Fire district juggles equipment

Fire engine juggling is not an activity most people tackle, but North Whidbey Fire and Rescue commissioners and volunteers gathered together to attempt just that.

Fire Chief Marv Koorn opened the March 16 meeting with an explanation as to why the commissioners had decided to hold a special meeting.

“We’re going to talk about vehicles and equipment and how we are going to distribute them throughout the district,” he said.

Koorn said the chiefs and officers need to have the option to move equipment around from one station to another as needs arise or volunteer staffing fluctuates.

He said station vehicle needs also vary depending on time of year. For instance, rural stations may need brush trucks more during the summer than more developed community stations.

“Historically, each piece was bought and sent to a station where it stayed, and that’s something we’re going to have to get away,” from Koorn said. “Operationally, I think officers need to be able to move and decide where the needs are and where the equipment and vehicles best serve the community.”

Part of this vehicle juggling is also due to the plan to surplus two fire engines and an aid vehicle.

Koorn proposed that the district’s commissioners surplus a 1981 Mac engine, a 1984 Ford engine, and a 1991 Ford aid vehicle, because they had reached retirement age.

“The standard is 20-years-old for the life of an engine,” he said. “They are both sellable at this point — how much we will get for them is still a question.”

Koorn advised the board not to wait too much longer to surplus these engines because they devalue each year and will eventually end up as a profit loss to the district.

“At the rate we sell engines, well have a reserve for quite a while,” he said.

Commissioners T.J. Lamont and Larry Morse voted to surplus engines, with the goal to eventually sell them.

The retiring of two working engines made some attending firefighters concerned that the stations these engines are coming out of would no longer have a firefighting response vehicle, or that it would overwork the closest fire station with an engine.

Bill Brooks, volunteer firefighters for Station 27 for 10 years, said he has fought several fires over the past few years which firefighter were able to control and stop because they had an engine so close to the fire’s location.

“Before the passing of this resolution they had eight front- line engines. They now have six, and they’re still paying the same amount this afternoon as they were this morning,” Brooks said.

North Whidbey Fire and Rescue Operations Chief for Station 22, Henry Vandenhaak, said retiring the engines does not affect any community’s coverage.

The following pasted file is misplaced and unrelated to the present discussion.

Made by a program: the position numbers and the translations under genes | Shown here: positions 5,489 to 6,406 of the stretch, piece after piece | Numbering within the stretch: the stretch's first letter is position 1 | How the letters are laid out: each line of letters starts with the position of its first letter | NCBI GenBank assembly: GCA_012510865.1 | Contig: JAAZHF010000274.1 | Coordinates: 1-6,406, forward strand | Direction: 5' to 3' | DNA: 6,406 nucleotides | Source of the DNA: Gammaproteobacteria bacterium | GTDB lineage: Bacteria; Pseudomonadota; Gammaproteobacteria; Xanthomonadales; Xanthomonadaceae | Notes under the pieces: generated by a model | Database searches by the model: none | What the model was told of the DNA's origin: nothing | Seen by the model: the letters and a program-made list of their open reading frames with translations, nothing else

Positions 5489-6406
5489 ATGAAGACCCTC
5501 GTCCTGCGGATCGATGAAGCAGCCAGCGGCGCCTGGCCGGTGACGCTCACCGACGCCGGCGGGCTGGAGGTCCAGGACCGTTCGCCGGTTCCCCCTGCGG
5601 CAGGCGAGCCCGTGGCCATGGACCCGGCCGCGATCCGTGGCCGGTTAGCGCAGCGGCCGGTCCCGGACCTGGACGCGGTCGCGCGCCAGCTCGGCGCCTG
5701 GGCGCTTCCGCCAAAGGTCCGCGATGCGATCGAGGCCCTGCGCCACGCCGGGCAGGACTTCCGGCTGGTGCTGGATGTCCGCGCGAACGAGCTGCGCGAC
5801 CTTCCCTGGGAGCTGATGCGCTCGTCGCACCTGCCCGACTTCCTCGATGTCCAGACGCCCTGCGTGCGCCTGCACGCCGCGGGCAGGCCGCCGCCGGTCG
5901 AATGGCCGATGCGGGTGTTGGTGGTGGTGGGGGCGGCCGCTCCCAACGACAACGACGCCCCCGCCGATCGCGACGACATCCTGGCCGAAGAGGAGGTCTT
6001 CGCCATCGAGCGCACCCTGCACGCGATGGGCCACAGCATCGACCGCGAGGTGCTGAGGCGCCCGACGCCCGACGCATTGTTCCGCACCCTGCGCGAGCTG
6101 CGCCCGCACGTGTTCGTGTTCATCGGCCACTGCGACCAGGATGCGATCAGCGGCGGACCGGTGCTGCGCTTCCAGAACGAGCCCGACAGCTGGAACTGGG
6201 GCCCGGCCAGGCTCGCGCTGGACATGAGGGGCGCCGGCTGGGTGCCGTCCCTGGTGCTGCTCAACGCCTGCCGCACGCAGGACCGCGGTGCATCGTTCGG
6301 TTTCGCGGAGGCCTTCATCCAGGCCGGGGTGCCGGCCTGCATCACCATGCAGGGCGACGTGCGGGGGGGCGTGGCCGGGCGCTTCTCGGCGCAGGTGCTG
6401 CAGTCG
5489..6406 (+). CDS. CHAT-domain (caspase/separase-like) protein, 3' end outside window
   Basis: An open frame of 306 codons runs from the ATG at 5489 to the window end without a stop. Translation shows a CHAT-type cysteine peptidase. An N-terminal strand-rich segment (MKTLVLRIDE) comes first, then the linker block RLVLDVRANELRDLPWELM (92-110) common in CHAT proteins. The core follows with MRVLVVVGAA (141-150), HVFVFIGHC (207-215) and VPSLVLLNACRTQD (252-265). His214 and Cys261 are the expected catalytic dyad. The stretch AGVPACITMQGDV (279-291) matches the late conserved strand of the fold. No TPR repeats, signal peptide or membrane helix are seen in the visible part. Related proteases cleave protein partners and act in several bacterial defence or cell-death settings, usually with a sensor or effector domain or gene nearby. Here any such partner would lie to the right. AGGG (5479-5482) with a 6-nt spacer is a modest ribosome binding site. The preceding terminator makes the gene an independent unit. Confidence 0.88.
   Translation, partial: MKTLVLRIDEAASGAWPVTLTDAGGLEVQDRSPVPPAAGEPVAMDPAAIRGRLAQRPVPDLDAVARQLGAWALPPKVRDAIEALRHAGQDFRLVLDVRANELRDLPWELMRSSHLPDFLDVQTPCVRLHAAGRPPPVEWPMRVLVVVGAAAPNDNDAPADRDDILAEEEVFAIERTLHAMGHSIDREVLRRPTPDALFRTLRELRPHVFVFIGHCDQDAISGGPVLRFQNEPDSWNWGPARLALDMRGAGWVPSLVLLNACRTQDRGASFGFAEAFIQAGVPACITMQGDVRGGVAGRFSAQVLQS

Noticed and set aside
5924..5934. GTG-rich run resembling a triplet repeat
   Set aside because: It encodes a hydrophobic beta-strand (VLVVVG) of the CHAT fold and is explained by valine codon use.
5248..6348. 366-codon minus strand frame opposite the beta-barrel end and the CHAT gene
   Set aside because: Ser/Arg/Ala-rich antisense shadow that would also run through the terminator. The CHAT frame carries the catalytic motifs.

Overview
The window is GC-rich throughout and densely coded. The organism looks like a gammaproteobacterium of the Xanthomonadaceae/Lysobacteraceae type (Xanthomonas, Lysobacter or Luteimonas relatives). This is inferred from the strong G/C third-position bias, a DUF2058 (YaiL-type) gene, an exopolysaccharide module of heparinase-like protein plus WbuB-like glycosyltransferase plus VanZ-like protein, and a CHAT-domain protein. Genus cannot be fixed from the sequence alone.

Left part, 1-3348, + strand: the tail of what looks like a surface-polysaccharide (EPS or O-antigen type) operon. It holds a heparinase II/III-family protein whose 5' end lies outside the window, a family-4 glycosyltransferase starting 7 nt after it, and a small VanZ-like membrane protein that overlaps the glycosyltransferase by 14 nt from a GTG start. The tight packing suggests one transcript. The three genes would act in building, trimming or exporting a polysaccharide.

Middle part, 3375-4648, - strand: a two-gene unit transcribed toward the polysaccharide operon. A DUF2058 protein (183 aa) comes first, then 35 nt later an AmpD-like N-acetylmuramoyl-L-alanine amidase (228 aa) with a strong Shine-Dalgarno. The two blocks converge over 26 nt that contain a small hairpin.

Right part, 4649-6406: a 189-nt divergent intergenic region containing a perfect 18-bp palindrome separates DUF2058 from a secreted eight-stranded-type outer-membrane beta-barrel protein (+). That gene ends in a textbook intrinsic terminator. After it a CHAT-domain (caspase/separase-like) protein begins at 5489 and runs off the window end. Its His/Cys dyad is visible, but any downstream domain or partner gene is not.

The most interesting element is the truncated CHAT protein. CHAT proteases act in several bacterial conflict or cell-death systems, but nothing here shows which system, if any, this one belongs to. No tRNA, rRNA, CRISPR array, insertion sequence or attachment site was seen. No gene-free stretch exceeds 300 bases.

“All these things have wheels on them. They do roll from station to station,” he said.

Koorn also assured Brooks that each station would still have a firefighting vehicle and a quick-response unit.

“I’m not intending to lessen anybody’s fire protection,” he said.

Koorn listed the reasoning behind the officers’ decision to retire the vehicles at this time. He said, if retired now, the district could get some money for them; that the district should replace these engines before they start having problems and become a taxpayer burden; and that the district should start upgrading its fleet in a timely fashion and retire a few engines every 10 to 15 years instead of several at a time.

“I don’t want to have to try and buy three or four vehicles all at once,” Koorn said. He also said now is a good time to retire these engines because the district has enough vehicles to cover all of the district’s stations.

One of the other aspects the officers took into consideration when juggling the district’s vehicles was making sure they placed engines in stations that have an adequate volunteer body to utilize the engine correctly and safely.

If a particular station is only getting a few volunteers responding, he said it makes more sense to move the engines to a neighboring station that will have to respond to the call anyway.

“We need to be able to move depending on manning,” Koorn said. “Do we keep equipment in a station where that equipment or engine might not roll?”

Now that the district has retired the engines, Koorn said he hopes to get them sold as soon as possible.

“Our oldest engines are 1997s, so we’re good till probably 2015,” he said.

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